Shadow (dariaphoebe) wrote,
Shadow
dariaphoebe

Sometimes I feel like my only friend is the city I live in

Looking over at the floor, I see this, and I am reminded of earlier crankiness.

I picked up this book quite a while ago, started reading it in the car, then put it down in the trunk at some point and forgot it. When I had the unfortunate SUV incident in August and emptied the trunk before I waited on his insurance to get an estimate, it reappeared, and so I took it to Mexico with me, and read it.

The author says he will present another side to the debate, the one less heard, and asks the reader's forbearance in forming an opinion. Fair enough. He then presents an argument based on the prniciples of libertarianism, which I can appreciate, and supported by statistics gathered by people such as Wendell Cox, who I can't. If Godwin's Law says invoking Hitler ends a debate, then Brashear's Law says if you cite Wendell Cox, you can keep your garbage.

In any case, he pans the Portland plan based on managed growth, higher density and public transit, saying growth has been pushed into nearby Washington areas. There may be truth to that. It doesn't suggest growth can't be managed, necessarily; after all, government's always-expanding hand could after all, simply expand. But that's not my point, and while he does briefly address my thoughts, he quickly moves away, without even dismissing them.


  • The cost of pollution isn't accounted for when you buy gas, and can't be given that every vehicle will carry more, or less, with that fuel. He suggests some libertarians suggest the use of pollution credits, and then says nothing more.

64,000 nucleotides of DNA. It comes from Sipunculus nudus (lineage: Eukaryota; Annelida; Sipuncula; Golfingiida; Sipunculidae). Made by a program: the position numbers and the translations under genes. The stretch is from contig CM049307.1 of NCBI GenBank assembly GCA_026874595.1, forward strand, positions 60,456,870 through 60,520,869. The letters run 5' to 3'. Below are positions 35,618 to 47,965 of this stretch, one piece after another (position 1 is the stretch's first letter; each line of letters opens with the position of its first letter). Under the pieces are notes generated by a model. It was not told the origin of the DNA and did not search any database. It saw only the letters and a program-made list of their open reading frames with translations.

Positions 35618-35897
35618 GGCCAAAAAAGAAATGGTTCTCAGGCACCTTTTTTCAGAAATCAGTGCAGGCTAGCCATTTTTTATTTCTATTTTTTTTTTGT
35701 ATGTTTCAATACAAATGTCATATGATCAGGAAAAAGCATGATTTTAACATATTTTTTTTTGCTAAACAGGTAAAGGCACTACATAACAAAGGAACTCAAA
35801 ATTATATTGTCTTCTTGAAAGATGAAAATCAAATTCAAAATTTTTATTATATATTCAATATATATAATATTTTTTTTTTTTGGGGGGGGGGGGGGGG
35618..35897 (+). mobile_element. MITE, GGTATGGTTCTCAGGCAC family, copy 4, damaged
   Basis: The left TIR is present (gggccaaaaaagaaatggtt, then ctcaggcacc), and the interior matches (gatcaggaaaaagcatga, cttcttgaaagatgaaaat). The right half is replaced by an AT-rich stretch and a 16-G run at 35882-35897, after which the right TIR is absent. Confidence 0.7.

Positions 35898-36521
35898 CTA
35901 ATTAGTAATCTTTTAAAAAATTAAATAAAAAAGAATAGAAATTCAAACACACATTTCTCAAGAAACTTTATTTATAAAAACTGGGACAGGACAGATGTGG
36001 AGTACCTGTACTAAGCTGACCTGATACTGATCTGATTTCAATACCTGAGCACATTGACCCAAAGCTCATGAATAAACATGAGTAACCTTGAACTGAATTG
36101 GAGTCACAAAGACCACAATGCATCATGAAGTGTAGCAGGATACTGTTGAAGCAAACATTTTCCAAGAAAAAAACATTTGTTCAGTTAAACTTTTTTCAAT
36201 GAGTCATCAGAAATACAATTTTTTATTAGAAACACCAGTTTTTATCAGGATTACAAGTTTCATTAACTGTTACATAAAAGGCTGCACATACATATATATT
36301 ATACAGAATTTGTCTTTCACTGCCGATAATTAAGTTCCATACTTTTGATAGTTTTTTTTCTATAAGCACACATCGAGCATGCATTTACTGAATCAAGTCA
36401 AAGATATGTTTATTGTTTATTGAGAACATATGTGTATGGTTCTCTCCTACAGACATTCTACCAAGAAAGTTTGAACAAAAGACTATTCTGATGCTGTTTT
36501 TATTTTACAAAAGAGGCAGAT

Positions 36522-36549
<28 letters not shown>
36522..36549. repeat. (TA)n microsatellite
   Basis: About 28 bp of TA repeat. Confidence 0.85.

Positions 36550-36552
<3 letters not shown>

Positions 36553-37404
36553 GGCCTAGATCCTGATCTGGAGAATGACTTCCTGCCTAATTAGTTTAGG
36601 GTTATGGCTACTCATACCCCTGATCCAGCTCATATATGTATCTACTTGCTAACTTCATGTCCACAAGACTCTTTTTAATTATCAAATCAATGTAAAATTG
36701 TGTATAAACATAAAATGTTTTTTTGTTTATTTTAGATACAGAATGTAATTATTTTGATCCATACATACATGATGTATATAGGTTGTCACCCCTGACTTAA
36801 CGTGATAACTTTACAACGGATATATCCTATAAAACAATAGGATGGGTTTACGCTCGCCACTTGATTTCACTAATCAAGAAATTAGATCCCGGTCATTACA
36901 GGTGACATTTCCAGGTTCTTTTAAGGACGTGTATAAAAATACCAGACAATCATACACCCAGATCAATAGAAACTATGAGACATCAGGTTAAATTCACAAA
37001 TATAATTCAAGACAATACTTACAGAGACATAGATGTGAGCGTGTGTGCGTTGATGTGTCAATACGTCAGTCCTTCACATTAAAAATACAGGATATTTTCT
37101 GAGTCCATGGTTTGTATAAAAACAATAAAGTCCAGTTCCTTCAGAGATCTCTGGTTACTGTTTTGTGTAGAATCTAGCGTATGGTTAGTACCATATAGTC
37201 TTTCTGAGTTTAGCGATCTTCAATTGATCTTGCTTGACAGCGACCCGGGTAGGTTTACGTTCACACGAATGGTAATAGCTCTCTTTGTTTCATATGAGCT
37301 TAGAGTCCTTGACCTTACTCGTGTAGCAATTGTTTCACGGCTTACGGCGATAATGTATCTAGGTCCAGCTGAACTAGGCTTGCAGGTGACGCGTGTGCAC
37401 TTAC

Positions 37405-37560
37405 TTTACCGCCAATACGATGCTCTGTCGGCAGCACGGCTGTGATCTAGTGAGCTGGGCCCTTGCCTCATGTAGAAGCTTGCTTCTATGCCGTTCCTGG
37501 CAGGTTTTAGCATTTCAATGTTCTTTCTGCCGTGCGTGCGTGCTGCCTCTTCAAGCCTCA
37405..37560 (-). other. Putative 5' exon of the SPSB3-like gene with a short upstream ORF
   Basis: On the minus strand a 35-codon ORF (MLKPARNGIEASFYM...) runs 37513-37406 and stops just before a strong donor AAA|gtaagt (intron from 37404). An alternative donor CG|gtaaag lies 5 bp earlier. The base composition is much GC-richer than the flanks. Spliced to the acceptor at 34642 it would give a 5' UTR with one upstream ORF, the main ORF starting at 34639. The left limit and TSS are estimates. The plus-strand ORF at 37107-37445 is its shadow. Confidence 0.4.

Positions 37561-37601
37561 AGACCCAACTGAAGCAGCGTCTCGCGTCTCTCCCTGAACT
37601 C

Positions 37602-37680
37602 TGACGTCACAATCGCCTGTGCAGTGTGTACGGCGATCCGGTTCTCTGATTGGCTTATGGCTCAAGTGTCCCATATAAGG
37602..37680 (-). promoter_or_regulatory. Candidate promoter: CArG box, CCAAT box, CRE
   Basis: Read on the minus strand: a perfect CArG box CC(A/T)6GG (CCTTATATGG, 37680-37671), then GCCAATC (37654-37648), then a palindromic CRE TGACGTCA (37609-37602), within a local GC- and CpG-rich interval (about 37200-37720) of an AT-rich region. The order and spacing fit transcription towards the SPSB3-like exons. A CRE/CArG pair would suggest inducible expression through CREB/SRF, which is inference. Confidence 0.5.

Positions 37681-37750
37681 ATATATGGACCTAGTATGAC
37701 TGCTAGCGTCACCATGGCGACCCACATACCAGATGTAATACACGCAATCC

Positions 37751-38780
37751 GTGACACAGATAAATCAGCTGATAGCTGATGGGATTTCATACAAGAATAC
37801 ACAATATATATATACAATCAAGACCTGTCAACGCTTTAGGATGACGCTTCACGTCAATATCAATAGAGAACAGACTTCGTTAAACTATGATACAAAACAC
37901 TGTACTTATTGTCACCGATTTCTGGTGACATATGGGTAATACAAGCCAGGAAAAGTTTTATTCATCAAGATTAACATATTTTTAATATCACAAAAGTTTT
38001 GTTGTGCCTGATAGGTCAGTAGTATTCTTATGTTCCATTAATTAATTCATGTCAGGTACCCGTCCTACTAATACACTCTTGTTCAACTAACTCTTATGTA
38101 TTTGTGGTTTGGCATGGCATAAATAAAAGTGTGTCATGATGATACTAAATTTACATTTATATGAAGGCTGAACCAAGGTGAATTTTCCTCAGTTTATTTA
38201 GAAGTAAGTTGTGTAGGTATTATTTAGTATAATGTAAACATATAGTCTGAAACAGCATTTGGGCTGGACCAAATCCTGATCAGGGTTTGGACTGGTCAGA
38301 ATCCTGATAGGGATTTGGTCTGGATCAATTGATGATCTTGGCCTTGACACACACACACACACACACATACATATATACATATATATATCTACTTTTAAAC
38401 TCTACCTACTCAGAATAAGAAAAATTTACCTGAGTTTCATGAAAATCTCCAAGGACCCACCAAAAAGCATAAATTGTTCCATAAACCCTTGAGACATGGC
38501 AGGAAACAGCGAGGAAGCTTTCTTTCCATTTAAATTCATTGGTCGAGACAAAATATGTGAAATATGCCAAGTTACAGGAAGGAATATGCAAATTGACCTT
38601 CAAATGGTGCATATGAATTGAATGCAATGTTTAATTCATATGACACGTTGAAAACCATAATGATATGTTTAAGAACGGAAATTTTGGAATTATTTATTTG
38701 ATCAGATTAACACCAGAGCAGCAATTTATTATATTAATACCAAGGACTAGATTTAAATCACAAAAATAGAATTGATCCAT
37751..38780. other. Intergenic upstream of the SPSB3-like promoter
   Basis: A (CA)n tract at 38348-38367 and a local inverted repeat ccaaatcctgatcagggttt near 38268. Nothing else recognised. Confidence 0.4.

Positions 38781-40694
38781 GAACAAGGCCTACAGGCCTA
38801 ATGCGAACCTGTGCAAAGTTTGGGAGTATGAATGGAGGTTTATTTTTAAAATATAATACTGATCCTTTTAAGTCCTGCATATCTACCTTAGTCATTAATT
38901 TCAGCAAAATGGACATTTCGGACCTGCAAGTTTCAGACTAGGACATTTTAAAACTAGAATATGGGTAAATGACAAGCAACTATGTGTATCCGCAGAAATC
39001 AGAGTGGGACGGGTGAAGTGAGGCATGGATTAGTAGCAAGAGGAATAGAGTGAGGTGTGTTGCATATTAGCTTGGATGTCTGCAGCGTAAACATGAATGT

• The usual tripe about "just buy everyone a car, it's cheaper than transit subsidies" comes out, veiled slightly. Great. When you're too old or too young to drive, who will drive you?

  • Likewise, yes, driving is faster, but I can't reasonably read a book, work, or anything else while driving. I may not be able to on transit either, depending on how I commute, but it's at least possible. And if you gut your transit system to rush-only trips you force even some people who could and would reasonably use it out, if they work even slightly odd hours.



So, for freedom of choice, we are to suffer without choices. It's ok to subsidize highways, infrastructure for more homes, but man, do anything to encourage people who wish to live in a manner which is sustainable to them (remember, not everyone *can* drive) and someone will scream about the money being taken from them.

If you want to borrow the book, ask. It wasn't worth whatever I paid for it.
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